No, they don't pull it off. And the reasons why are directly linked to why Man Of Steel is such a disappointing movie. All of the pieces were in place to make a powerful, meaningful Superman movie - from the director to the casting to the score to the jaw-droppingly huge action scenes and stakes required in a Superman movie - but the one piece that doesn't work ultimately cripples this movie. I wouldn't call it a terrible film - enough of the elements work together to make Man Of Steel at least barely passable - but it's definitely not as a good as the original first two Superman movies, nor as good as the criminally underrated Superman Returns.

To explain this, let's start with the narrative of this film, because in broad strokes, it kind of works. It's a traditional Superman origin story with all of the basic beats, with the use of Zod as a general from Krypton trying to recover a plot device Superman was given as a child and then remake Earth into a new Krypton. Like with any Christopher Nolan movie, the plot starts falling apart the second you start thinking about it, but I will admit that Nolan could have made this work. After all, the seeds of a potentially strong idea are here, particularly in Zod's character: he's looking to save his species as he was 'born to do', and Superman must choose between his birth species and humanity, an adoptive family that has seldom treated him with more than mistrust and contempt (which, I will admit, is probably apt considering the modern, more cynical nature of us humans today). On the surface, that's powerful stuff and could prove resonant.

But here's the problem: there's no narrative cohesion to Superman's character arc. Henry Caville is an astounding solid choice for Superman - he looks and acts the part surprisingly well - but he's never given much of a chance to develop a personality or characterization, instead redefined into the 'brooding loner' and 'wandering hero'. Which, once again, could work in the right framework - hell, I'd even argue the majority of the scenes were filmed in order to make it work, even if I'm not a fan of that choice.

The problem is that the narrative immediately jumps to Clark Kent as an adult after being sent to Earth and relies on flashbacks to show Superman's time growing up in Smallville. I'd argue these scenes are all fairly solid (with the major exception relating to a tornado and Clark's father, which I won't spoil here but it pissed me off to no end), but framed as recollections, they don't show any growth of Clark's character in the present and it repeatedly slams the narrative to a halt every time. It seriously hurts the flow of the story and it never gives Caville the chance to give Superman a well-developed character, let alone an arc. There's one scene in a church that comes close to examining Clark's dilemma, but the heavy-handed use of symbolism and the thudding dialogue do nothing to help matters (I'll come back to this).

I mentioned earlier that I'm not the biggest fan of remaking Clark Kent as a brooding loner, and here's where we have to lay both praise and blame at Nolan and fellow writer David Goyer's feet. In short, they get the broad text surrounding Superman's character - being from another world with great power, symbol of hope, all that stuff I talked about paragraphs ago. Hell, they even have Russell Crowe's Jor-El and Kevin Costner's Johnathan Kent repeat large segments of those speeches, often reasonably well. And as I said, it's powerful, potent material all on its own.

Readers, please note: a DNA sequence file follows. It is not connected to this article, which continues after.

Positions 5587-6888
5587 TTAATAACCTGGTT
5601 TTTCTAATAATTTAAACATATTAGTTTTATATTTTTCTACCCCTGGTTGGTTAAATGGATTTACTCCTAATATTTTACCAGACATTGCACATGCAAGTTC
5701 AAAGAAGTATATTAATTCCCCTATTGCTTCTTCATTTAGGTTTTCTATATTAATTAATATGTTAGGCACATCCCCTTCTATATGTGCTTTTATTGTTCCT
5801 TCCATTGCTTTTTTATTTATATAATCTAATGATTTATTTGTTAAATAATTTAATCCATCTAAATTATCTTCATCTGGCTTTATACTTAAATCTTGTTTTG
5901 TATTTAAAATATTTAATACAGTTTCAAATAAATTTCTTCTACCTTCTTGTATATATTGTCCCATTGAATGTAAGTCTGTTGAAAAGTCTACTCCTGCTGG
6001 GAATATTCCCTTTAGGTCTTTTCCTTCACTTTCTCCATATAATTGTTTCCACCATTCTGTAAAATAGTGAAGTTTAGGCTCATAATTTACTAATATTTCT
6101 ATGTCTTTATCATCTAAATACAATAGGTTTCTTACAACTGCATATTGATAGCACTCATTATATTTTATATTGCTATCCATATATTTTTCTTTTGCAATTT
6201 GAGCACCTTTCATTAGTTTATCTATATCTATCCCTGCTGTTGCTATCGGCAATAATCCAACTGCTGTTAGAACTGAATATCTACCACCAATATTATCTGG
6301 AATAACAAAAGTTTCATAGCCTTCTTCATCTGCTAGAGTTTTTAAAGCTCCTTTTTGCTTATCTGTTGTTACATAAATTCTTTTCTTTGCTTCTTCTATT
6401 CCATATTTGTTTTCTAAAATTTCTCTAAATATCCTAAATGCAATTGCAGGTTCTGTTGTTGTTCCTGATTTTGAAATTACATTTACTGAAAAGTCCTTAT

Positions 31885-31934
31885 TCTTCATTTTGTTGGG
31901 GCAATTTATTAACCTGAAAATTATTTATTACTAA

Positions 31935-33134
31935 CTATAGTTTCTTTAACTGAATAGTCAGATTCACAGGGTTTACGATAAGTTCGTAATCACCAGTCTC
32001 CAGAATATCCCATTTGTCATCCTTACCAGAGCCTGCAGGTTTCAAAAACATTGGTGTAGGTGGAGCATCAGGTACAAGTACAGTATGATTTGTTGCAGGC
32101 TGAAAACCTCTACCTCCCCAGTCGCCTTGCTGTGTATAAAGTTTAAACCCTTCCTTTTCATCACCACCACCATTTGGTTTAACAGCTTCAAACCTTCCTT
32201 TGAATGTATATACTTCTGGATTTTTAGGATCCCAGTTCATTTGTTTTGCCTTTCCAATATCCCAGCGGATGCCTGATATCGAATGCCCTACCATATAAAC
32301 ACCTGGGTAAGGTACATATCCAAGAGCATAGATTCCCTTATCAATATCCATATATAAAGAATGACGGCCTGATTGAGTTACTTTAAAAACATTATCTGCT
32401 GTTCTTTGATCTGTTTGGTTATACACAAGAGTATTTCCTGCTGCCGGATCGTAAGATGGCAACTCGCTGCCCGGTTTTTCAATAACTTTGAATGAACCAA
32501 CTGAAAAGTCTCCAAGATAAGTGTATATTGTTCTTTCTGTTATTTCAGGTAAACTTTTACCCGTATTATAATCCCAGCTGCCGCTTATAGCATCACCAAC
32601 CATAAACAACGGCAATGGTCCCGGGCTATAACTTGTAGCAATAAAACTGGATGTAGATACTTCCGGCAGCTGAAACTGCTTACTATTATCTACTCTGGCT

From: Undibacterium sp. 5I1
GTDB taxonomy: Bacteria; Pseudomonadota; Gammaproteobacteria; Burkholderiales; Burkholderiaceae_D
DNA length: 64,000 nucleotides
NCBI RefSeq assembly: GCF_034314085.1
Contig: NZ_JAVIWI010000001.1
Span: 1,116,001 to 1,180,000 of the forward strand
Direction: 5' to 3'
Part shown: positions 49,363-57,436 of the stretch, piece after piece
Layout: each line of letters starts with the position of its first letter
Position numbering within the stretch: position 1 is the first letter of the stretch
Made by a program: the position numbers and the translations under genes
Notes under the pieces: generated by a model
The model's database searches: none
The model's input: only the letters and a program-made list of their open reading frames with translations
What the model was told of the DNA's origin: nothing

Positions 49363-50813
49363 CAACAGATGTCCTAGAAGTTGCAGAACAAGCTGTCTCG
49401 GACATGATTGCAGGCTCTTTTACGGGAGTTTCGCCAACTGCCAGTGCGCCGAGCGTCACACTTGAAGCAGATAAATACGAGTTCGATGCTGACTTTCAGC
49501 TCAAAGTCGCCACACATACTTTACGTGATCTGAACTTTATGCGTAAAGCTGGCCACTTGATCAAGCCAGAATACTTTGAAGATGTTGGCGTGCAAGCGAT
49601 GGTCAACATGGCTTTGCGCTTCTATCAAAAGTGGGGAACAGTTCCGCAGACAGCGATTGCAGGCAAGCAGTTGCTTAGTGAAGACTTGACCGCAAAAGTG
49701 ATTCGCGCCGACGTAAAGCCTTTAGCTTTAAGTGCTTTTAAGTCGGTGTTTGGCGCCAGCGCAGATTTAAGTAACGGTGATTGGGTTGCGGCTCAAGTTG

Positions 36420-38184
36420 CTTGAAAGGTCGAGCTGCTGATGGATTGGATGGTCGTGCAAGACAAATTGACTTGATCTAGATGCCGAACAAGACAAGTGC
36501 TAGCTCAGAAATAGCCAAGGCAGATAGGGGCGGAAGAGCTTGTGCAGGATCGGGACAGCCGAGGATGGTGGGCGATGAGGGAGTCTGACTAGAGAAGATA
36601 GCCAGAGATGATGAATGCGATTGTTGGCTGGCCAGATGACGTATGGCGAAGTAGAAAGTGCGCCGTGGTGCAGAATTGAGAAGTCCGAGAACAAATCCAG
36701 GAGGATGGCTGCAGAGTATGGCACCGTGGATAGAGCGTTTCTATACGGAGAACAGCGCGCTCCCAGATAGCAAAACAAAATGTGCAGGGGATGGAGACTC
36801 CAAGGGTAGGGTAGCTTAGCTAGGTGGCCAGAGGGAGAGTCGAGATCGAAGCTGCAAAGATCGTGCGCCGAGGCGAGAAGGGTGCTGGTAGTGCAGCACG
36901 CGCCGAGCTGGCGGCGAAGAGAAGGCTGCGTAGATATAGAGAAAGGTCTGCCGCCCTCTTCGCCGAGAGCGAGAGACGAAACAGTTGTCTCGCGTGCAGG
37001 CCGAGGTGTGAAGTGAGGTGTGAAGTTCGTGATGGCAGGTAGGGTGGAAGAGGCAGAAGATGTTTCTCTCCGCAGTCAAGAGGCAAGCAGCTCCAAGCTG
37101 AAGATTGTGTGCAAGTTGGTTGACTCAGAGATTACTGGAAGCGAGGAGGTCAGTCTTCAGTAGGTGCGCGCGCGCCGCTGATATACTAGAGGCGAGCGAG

But there are a host of problems that prevent this material from really clicking, and I've already mentioned two of them: the broad symbolism and the dialogue. In typical Nolan fashion, neither of these things are all that subtle - the 'show-don't-tell' balance here is skewed even worse than The Dark Knight Rises, and it's all delivered with the ponderous weight of a Shakespearean drama. But without any subtlety, you lose the nuance and the deeper message, and which isn't helped by Zack Snyder's direction, who has an eye for symbolism but doesn't seem to grasp the meaning associated with said symbolism. It doesn't help matters that the dialogue is so badly written and clunky, written completely to service the plot as overwrought exposition and completely lacking any poetic scope or levity, that none of the characters in this film feel much like characters at all. Sure, the actors are trying their hardest to sell this material, but without solid characterization, it's just empty exposition and broad philosophical statements that only resonate on their words alone, not because a character we like or care about is uttering them.

And this is where the problem of shifting the dialogue in favour of the 'plot' of this movie instead of the characters really falls flat on its face, for a few reasons. Firstly, if you want us to care about the plot or machinations of the villains (which seem to have cribbed far more notes than they should have from Transformers: Dark Of The Moon), you have to have characters with motivations and characterizations we can stand behind. Man Of Steel, like far too many modern blockbusters, seems to forget this and assumes that just because the character is a protagonist means that we automatically care about them. Secondly, in comparison to the obfuscation in The Dark Knight series that can disguise all the ways the villains' plots break apart, the Man Of Steel plot is much simpler and thus the faults are far easier to point out (for instance (MINOR SPOILER), Zod learns to adapt to Earth's alternate conditions surprisingly quickly, so why the hell does he want to recreate Krypton conditions so badly, particularly when they would make him less immediately powerful (ie. higher gravity would mean he couldn't fly)? Why wouldn't he just want to rule the planet instead with superior Kryptonite technology and all the benefits his species provides him under the light of Earth's yellow sun?). But most annoyingly, too much time is taken to explain over and over again the plot, presumably for the slower members of the audience, and not only does this become tedious in a hurry, it also gives us many occasions to spot all the points where everything breaks apart.